A lot of the changes have been good. Today’s medical progress is just one of many examples. But it’s also true that the changes have caused a deep dislocation in the American sense of stability, security, purpose and self. And that has consequences. Americans who self-identify as atheist, agnostic or having no religious affiliation at all went from 16 percent of the population in 2007 to 23 percent in 2014, barely seven years.
That has political and legal implications because religious freedom — as the nation has traditionally understood it — can’t be a major concern for people who have no religious faith. And human rights, without a permanent grounding in God or some higher moral order, are really just a matter of public consensus and government largesse, dressed up in pious language about human dignity.
I could go on like this for a long time. It’s all in the book. The point is: What do we do about it? The biggest issue we face as Catholics in a seemingly “post-Christian” world is this: How do we live with joy and hope in a culture that’s losing its biblical leaven and pulling itself away from Christian faith and the Word of God?
We Americans are “fixers.” Our first instinct when facing a problem is always to do something practical. It’s part of our Puritan Calvinist DNA. And some things really are worth doing, because they really do help.
When Pope Francis tells us to streamline and reduce the cost of annulments, that’s a simple, practical step in Church life that can have a big effect on many Catholics in irregular unions.
Pastors and bishops are constantly under siege by the demands of administration. Sharing some of that practical leadership with gifted laypeople is an obviously good thing. It allows priests to be priests first and CEOs second.
In Philadelphia we have a wonderful group of lay business leaders who formed a “Faith in the Future Foundation” and an “Independence Mission Schools” non-profit, and they do extraordinary work building the resources to sustain Catholic education — especially for the poor.
And some excellent books and websites have been developed about intentional discipleship and the practical steps people can take to build or renew a vigorous parish life. Forming Intentional Disciples by Sherry Weddell and the “Amazing Parish” project are just two examples, but there are many more. These are valuable tools, and they’re well worth using.
But in a larger sense, none of these things really solves our deeper problem, which isn’t a lack of resources or personnel or strategic plans, but a weakness of faith and a failure of imagination.
The Church in the United States has a huge infrastructure of aging brick and mortar. It was built in a different age, for different needs. We no longer have the resources to maintain it, even if that were pastorally wise – which too often, it’s not. The realities we’ll face as a Church in the next 20 years will be very different from, and much more challenging than, anything in our past. And I think we often lack the courage and ingenuity to deal with it.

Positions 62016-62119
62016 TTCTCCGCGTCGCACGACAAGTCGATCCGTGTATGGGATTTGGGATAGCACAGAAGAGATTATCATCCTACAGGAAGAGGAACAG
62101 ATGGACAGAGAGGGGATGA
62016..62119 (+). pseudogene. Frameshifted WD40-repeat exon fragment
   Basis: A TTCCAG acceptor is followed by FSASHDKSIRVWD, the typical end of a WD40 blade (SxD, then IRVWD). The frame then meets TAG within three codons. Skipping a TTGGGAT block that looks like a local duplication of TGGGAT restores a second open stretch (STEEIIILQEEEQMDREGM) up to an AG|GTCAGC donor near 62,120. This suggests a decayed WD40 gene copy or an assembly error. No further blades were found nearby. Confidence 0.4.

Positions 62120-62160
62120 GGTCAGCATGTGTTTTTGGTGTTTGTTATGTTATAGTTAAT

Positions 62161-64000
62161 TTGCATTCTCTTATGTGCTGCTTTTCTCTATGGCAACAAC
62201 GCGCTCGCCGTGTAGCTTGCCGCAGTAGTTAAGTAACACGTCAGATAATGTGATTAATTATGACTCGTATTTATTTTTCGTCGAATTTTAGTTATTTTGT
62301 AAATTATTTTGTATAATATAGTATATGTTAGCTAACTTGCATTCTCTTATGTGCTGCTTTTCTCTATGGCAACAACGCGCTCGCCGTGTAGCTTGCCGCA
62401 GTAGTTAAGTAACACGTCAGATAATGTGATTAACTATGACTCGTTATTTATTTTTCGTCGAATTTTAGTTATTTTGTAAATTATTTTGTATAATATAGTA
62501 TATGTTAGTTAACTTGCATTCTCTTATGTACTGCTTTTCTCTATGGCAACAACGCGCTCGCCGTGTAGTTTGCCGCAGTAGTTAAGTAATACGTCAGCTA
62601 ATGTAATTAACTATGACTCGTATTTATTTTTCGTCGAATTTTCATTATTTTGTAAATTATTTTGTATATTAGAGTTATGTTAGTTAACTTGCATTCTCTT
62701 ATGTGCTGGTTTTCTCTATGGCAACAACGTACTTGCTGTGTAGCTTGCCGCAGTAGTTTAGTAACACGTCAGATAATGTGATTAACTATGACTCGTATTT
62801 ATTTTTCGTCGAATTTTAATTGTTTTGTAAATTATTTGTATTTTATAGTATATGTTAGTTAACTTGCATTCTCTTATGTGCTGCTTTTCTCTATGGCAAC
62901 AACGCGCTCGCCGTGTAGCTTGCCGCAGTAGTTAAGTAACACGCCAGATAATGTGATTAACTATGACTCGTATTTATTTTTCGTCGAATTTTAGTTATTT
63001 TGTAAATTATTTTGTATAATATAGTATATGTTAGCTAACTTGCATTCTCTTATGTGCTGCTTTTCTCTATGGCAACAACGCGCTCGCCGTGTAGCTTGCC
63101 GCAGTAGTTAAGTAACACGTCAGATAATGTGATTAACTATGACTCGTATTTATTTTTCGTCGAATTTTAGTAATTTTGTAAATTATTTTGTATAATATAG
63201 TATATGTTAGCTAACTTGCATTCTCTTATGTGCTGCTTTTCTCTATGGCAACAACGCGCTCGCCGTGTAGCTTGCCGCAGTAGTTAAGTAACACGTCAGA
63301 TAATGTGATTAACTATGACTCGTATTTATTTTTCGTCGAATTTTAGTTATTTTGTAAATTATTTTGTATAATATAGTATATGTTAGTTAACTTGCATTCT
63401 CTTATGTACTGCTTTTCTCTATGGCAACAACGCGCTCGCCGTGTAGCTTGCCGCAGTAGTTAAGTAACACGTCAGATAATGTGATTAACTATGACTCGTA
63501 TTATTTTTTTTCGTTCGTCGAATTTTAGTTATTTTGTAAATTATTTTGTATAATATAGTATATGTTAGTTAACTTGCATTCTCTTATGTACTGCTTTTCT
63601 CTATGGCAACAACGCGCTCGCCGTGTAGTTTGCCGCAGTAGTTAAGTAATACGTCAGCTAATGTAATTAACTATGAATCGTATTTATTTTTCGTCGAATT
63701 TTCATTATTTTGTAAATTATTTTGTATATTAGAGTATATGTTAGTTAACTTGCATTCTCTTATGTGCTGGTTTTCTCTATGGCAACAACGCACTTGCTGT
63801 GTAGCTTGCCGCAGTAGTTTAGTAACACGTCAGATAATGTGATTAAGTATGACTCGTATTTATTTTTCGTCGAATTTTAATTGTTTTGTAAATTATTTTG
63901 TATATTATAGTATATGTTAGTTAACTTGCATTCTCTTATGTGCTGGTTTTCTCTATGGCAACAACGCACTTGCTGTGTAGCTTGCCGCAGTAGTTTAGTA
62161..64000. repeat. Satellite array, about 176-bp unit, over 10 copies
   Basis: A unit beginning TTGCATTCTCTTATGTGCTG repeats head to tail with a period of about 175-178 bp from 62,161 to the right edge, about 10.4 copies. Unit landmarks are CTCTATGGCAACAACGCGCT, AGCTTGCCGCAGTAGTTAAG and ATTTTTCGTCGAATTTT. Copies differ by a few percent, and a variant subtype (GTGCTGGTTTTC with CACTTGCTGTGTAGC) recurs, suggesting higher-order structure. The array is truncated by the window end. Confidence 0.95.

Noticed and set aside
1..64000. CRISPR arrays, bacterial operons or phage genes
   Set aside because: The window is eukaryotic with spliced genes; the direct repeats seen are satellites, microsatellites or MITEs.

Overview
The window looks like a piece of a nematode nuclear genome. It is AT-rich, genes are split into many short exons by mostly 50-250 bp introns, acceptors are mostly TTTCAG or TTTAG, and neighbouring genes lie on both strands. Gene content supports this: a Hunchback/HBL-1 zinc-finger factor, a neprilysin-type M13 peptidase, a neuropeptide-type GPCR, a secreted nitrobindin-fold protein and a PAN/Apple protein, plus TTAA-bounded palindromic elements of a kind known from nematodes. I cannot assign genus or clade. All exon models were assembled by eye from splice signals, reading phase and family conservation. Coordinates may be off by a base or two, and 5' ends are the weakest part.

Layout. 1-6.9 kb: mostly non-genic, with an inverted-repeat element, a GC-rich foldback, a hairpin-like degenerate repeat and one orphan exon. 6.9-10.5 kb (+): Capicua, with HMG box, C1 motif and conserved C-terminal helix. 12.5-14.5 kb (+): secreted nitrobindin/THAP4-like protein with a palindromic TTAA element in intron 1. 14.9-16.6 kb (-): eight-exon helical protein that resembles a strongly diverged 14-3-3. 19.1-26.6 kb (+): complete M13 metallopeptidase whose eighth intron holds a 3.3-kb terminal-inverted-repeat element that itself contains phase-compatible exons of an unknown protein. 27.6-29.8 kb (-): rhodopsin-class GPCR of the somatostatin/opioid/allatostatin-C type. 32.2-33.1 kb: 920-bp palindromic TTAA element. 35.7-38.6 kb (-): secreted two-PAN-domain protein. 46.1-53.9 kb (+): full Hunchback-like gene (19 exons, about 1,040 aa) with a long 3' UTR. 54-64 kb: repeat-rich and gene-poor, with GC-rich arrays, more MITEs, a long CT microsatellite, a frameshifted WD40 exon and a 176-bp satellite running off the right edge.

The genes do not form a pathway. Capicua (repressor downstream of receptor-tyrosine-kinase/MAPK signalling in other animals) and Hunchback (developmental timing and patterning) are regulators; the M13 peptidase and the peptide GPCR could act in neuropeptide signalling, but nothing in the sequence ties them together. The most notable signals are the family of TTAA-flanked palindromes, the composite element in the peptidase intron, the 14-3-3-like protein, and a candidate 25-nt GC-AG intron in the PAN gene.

So what’s the answer? Again, please buy and read my book so my publisher doesn’t get angry with me. But I can close with a couple of simple facts.
The reason today’s new movements, charisms and communities in the Church are so popular — and at their best, so successful — is simple. It’s the same reason saints like Dominic and Francis renewed the Christian Church in their own medieval time. They put flesh on the meaning of the Gospel with the witness of their lives.
Today’s new movements provide a reason to believe, the personal and family friendships to sustain that belief, and the ongoing direction and support needed for real Christian missionary zeal. And that’s decisive, because American culture, for all its great virtues and advantages, isolates each one of us in our individual appetites and anxieties. It fills our material needs while it too often starves the soul.
When you write a book, you can go on and on, for pages and chapters, about what we need to do to change the world. But in the end it’s very simple; simple but also very hard. Plans, programs, policies and committees: All these things have their place in the life of the Church and in her renewal for the future. But the heart of the matter in every life, in every age, never changes.
It’s whether we’re willing to unplug from the world’s seductions and distractions, and actually live the Beatitudes, or at least to try, instead of just revering them as beautiful ideals. We need to live the words of Jesus Christ that we all claim to believe.
In the end, that’s the real and most important message in Strangers in a Strange Land.